Interstate 20 in Texas was established in 1959 and was to replace or parallel US 80. The first construction started from the east towards the west, mainly with bypasses around small towns. In 1967, the highway was completed between Fort Worth and the Louisiana border, providing Texas’s largest conurbation with a through east-west highway. At the time, I-20 passed through the centers of Fort Worth and Dallas. This was the Dallas-Fort Worth Turnpike, a toll road. East of Dallas, I-20 did not replace US 80, but runs parallel to it. Construction in western Texas was much slower due to the lower priority. In 1971, I-20 was moved to a more southerly route through the Dallas metropolitan area, and the old part, which then already existed as a highway, was given the number I-30. The section between I-10 and Dallas was double-numbered with US 80 until 1991. In 1991 the number was shortened, starting in Dallas.
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I-20 at Pecos in West Texas.
Not much is known about the history of I-20 west of Fort Worth. The section between Weatherford and Fort Worth was the first to be upgraded and had 2×2 lanes in or before 1954, but was not upgraded to freeway until the 1970s. By 1960 a section between Ranger and Strawn was also equipped with 2×2 lanes, as well as between Eastland and Ranger, but this was presumably a double-lane US 80, the bypasses of Eastland and Ranger were still missing. The I-20 around Weatherford was opened circa 1968.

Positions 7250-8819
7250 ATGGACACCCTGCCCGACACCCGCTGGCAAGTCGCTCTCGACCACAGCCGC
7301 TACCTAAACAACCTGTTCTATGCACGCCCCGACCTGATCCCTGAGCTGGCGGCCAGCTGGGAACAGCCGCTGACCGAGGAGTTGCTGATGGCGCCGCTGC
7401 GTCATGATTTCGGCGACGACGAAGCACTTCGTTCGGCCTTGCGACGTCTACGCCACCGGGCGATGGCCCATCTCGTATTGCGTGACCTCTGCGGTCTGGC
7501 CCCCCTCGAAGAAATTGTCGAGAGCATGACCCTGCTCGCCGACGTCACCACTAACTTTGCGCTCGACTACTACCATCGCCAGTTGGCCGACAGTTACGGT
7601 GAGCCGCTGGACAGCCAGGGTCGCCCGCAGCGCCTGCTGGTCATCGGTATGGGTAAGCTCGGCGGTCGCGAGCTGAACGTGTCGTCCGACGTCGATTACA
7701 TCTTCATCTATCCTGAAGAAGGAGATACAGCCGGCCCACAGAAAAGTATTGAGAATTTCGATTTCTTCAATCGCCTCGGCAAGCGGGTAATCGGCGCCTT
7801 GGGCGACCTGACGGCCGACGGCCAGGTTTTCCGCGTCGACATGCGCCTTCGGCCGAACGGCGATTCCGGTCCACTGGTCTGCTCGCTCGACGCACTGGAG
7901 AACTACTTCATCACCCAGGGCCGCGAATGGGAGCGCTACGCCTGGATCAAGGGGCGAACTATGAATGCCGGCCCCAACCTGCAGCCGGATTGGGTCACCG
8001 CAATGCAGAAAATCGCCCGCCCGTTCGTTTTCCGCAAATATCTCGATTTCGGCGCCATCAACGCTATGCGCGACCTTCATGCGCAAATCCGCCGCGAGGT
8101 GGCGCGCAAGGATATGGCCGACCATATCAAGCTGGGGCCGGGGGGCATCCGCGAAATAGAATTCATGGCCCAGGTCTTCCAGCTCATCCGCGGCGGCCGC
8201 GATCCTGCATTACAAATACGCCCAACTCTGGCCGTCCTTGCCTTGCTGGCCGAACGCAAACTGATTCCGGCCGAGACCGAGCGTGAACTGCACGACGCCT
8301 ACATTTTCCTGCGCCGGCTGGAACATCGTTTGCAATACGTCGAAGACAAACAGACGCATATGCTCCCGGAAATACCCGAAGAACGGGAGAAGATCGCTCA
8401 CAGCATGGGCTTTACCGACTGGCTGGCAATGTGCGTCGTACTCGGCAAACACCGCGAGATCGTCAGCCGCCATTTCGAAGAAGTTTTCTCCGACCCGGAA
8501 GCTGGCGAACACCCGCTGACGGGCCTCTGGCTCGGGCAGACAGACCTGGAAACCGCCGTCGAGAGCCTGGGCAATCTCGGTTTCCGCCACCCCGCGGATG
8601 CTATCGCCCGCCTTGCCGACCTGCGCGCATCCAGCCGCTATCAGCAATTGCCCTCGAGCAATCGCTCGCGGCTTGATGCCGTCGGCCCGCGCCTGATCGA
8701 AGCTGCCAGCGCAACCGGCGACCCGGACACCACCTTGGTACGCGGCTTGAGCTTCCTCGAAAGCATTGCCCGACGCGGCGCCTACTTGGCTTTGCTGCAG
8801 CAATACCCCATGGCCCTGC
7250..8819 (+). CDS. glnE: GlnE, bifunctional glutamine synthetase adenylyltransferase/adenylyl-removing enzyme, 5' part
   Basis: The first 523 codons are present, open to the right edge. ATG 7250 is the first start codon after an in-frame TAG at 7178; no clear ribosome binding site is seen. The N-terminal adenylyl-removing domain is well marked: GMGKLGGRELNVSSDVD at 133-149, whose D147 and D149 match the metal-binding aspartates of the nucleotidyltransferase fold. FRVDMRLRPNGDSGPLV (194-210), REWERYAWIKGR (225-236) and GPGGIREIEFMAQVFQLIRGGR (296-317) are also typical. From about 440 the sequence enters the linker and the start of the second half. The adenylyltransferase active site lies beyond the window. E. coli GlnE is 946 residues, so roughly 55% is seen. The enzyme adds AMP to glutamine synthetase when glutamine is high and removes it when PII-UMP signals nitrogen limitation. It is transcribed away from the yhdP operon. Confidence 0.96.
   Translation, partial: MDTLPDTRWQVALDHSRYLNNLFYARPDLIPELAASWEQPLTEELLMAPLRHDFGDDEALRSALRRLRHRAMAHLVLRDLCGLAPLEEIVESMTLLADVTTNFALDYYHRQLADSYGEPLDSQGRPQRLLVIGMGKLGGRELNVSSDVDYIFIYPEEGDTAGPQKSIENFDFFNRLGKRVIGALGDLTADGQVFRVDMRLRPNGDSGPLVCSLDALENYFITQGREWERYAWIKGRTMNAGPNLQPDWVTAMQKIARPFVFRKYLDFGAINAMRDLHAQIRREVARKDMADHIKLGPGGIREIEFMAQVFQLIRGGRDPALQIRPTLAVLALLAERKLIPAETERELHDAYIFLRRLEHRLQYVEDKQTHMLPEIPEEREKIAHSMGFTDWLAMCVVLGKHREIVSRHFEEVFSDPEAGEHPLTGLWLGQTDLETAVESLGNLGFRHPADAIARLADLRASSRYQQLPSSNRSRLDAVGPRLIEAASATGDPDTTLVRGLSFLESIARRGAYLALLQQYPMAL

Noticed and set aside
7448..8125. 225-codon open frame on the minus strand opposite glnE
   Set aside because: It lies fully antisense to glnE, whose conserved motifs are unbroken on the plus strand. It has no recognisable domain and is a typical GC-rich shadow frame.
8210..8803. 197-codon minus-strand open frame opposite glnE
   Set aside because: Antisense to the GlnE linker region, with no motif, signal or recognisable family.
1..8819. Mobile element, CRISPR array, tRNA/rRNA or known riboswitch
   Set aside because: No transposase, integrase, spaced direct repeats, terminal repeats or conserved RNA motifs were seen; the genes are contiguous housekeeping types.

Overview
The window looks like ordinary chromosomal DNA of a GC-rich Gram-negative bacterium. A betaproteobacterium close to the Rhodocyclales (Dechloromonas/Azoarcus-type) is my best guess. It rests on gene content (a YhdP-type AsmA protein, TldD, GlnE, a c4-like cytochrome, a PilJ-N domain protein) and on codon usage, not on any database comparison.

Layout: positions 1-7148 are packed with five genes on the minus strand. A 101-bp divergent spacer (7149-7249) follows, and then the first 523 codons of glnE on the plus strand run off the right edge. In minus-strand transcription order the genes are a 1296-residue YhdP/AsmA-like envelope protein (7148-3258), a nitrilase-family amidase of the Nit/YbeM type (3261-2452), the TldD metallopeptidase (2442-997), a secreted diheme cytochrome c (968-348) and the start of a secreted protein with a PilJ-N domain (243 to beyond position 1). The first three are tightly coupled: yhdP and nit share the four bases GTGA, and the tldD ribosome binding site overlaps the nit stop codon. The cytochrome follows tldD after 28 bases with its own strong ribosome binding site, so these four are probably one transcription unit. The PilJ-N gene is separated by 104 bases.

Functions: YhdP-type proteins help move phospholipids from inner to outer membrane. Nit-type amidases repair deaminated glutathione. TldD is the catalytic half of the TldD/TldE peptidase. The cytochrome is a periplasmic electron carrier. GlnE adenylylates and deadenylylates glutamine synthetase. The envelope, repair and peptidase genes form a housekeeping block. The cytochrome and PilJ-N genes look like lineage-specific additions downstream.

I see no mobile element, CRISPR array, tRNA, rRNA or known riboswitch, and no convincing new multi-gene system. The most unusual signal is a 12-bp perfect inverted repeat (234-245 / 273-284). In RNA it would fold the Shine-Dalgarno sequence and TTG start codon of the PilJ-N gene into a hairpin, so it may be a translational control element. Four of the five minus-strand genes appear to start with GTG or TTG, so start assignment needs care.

By 1965, a fairly long section between Big Spring and Abilene had also opened, as well as a short section west of Monahans. In the late 1960s, a section opened between New Salem and Weatherford, as well as the Eastland and Ranger bypasses, and in the late 1970s, a missing link opened between Strawn and New Salem, allowing I-20 to travel west from Fort Worth for a fairly long stretch. used to be.
In the early 1970s, I-20 opened on the westernmost section, from I-10 to Monahans. In 1973, a section between Monahans and Odessa was still missing, but at the time it had 2×2 lanes. It is unclear when the last part will open.
After 2010, various studies were started to implement small-scale adjustments to I-20, such as the optimization of connections and some reroutes, including at Ranger, and Roscoe . A widening of I-20 through the region has also been planned. Abilene examined.
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I-20 through Arlington.
The portion around the south side of Fort Worth has its origins in the city ring road, as early as 1935 a bypass was planned on the southwest side of Fort Worth between what were then US 80 and US 81. In 1951, the southwest section was included in the Fort Worth road plan, with the Loop 217 number and freeway status. Construction on the highway began in 1956, and the highway between Vickery Boulevard and I-35W was opened between 1957 and 1959. This includes a portion now numbered SH 183. In July 1961, Fort Worth’s Southeast Beltway opened to traffic, between I-35W and US 287.